7 Example of a GatewayConflictResolver callback declaration using a bean reference. The referenced bean must implement http://geode.apache.org/releases/latest/javadoc/org/apache/geode/cache/util/GatewayConflictResolver.html [GatewayConflictResolver]. A GatewayConflictResolver is a Cache-level plugin that is called upon to decide what to do with events that originate in other systems and arrive through the WAN Gateway.
8 Enable GemFire’s DynamicRegionFactory, which provides a distributed Region creation service.
9 Declares a JNDI binding to enlist an external DataSource in a GemFire transaction.
Enabling PDX Serialization

The example above includes a number of attributes related to GemFire’s enhanced serialization framework, PDX. While a complete discussion of PDX is beyond the scope of this reference guide, it is important to note that PDX is enabled by registering a PdxSerializer which is specified via the pdx-serializer attribute. GemFire provides an implementing class org.apache.geode.pdx.ReflectionBasedAutoSerializer that uses Java Reflection, however, it is common for developers to provide their own implementation. The value of the attribute is simply a reference to a Spring bean that implements the PdxSerializer interface.

More information on serialization support can be found in Working with Pivotal GemFire Serialization

Enabling auto-reconnect

Setting the <gfe:cache enable-auto-reconnect="[true|false*]> attribute to true should be done with care.

Generally, 'auto-reconnect' should only be enabled in cases where Spring Data GemFire’s XML namespace is used to configure and bootstrap a new, non-application GemFire Server to add to a cluster. In other words, 'auto-reconnect' should not be enabled when Spring Data GemFire is used to develop and build an GemFire application that also happens to be a peer cache member of the GemFire cluster.

The main reason for this is that most GemFire applications use references to the GemFire cache or Regions in order to perform data access operations. These references are "injected" by the Spring container into application components (e.g. DAOs or Repositories) for use by the application. When a peer member is forcefully disconnected from the rest of the cluster, presumably because the peer member has become unresponsive or a network partition separates one or more peer members into a group too small to function as an independent distributed system, the peer member will shutdown and all GemFire component references (e.g. Cache, Regions, etc) become invalid.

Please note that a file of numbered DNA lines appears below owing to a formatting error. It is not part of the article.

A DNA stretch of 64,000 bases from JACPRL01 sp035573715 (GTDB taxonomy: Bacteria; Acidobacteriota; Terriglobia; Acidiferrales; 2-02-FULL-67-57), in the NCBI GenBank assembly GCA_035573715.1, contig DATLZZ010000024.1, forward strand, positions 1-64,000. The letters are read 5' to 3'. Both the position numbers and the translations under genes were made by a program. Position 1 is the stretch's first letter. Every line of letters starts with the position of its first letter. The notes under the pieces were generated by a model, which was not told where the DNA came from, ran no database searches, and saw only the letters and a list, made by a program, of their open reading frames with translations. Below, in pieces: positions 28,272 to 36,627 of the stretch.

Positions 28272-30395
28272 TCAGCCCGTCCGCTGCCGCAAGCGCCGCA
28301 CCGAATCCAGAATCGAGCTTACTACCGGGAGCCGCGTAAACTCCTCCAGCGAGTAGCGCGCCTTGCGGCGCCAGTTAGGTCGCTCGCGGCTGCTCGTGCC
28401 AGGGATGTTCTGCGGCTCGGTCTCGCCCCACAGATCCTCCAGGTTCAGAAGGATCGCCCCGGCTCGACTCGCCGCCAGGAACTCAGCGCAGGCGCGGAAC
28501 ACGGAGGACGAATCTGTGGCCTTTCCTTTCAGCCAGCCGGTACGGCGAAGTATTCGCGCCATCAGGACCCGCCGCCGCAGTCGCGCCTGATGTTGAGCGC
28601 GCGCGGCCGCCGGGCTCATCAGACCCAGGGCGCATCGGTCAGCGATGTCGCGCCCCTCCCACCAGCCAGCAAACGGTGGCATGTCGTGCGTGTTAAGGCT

Essentially, the current forced-disconnect processing logic in each peer member dismantles the system from the ground up. The JGroups stack shuts down, the Distributed System is put in a shutdown state and finally, the Cache is closed. Effectively, all memory references become stale and are lost.

After being disconnected from the Distributed System a peer member enters a "reconnecting" state and periodically attempts to rejoin the Distributed System. If the peer member succeeds in reconnecting, the member rebuilds its "view" of the Distributed System from existing members and receives a new Distributed System ID. Additionally, all Cache, Regions and other GemFire components are reconstructed. Therefore, all old references, which may have been injected into application by the Spring container are now stale and no longer valid.

GemFire makes no guarantee, even when using the GemFire public Java API, that application Cache, Region or other component references will be automatically refreshed by the reconnect operation. As such, GemFire applications must take care to refresh their own references.

Unfortunately, there is no way to be notified of a disconnect event, and subsequently, a reconnect event. If that were the case, the application developer would have a clean way to know when to call ConfigurableApplicationContext.refresh(), if even applicable for an application to do so, which is why this "feature" of Pivotal GemFire is not recommended for peer cache GemFire applications.

For more information about 'auto-reconnect', see GemFire’s product documentation.

Using Cluster-based Configuration

Pivotal GemFire’s Cluster Configuration Service is a convenient way for any peer member joining the cluster to get a "consistent view" of the cluster by using the shared, persistent configuration maintained by a Locator. Using the Cluster-based Configuration ensures the peer member’s configuration will be compatible with the GemFire Distributed System when the member joins.

This feature of Spring Data GemFire (setting the use-cluster-configuration attribute to true) works in the same way as the cache-xml-location attribute, except the source of the GemFire configuration meta-data comes from the network via a Locator as opposed to a native cache.xml file residing in the local file system.

All GemFire native configuration meta-data, whether from cache.xml or from the Cluster Configuration Service, gets applied before any Spring (XML) configuration meta-data. As such, Spring’s config serves to "augment" the native GemFire configuration meta-data and would most likely be specific to the application.

Again, to enable this feature, just specify the following in the Spring XML config: